2011 Jeep Compass
What's New? Just take a look at that face! The design team at Jeep did an amazing job of making the Compass more attractive in an incredibly short period of time. With a front end that looks like a mini Grand Cherokee, the Compass now looks good enough to lure some shoppers in for a test drive. Once those shoppers get behind the wheel (a much nicer steering wheel, we might add) there are a variety of soft-touch plastics and trim pieces adorning the cabin as well as better noise insulation.
Engineers spent time revising the suspension of the Compass and Patriot, which are platform mates, and the higher spring and damper rates, plus new rebound springs, really firm up the vehicle's response on-road. A thicker rear anti-roll bar also adds some stability. The suspension revisions, along with the thicker steering wheel, make the Compass feel much more substantial while going down the road. You no longer feel like you've been put in a penalty box when you drive a Compass.
Another big improvement to the Compass is the addition of a "Trail Rated" Freedom Drive II all-wheel drive system. Freedom Drive II is new for the Compass in 2011 and adds hill descent control, brake traction control, and a 19:1 crawl ratio that comes from locking the CVT into its lowest ratio. The Compass still lacks an actual transfer case, but the electronic substitutes will likely appease consumers.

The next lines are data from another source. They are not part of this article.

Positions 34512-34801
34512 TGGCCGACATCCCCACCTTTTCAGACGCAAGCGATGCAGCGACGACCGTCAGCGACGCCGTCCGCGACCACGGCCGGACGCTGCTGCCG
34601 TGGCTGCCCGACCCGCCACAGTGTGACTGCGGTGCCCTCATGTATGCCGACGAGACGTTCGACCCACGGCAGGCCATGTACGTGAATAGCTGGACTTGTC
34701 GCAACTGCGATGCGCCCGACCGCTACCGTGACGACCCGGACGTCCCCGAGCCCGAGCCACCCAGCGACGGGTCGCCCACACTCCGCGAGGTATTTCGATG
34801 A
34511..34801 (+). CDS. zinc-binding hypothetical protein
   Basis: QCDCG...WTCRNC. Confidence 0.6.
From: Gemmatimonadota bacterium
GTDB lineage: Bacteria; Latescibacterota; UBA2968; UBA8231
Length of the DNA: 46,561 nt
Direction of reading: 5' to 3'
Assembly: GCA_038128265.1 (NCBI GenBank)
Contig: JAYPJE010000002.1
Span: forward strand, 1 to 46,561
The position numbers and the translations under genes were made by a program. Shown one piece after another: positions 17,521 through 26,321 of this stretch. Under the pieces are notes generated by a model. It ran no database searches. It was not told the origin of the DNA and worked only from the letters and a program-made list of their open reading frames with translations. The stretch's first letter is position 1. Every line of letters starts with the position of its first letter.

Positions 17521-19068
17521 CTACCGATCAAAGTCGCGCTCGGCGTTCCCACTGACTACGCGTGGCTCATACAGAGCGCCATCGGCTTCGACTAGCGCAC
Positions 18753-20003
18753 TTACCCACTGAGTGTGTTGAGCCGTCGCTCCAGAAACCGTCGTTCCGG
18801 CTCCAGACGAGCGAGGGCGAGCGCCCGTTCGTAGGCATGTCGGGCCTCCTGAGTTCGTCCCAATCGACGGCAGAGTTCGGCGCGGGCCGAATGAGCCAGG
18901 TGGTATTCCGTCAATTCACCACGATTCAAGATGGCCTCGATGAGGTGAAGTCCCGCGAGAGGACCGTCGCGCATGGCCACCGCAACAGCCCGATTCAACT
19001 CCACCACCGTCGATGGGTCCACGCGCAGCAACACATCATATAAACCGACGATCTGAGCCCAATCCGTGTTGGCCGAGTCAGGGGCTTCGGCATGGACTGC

How Does it Drive? The suspension and NVH refinement go a long way towards making the Compass competitive in the small all-wheel-drive crossover market. We were very surprised by how much more responsive the Compass is on a twisting road -- don't expect driving dynamics anywhere near a Grand Cherokee, but the Compass now inspires confidence instead of fear when you turn the wheel. There's still not much acceleration to be had, but the 0-60 mph time did drop a half a second for 2011 and now takes about 10.5 seconds. Road noise still penetrates through the Compass' chassis, but there's no significant wind noise coming through the windshield or A-pillars at highway speeds.
Do I Want One? No matter how much work Jeep has put into this crossover for 2011, the Compass nameplate carries some serious baggage. The Compass will always be remembered for trying to stretch the Jeep brand a little too far and it isn't long for this world. Even Brian Nathan, chief engineer for Compass and Patriot, admits "the vehicle's life cycle is very short at this stage." During a press conference in 2009, it was announced the Patriot and Compass would be killed off by 2012 to make room for a single Fiat-based small SUV wearing a Jeep badge. If you absolutely need a small Jeep today, the Compass will do, but smart shoppers should wait to see what 2012 holds.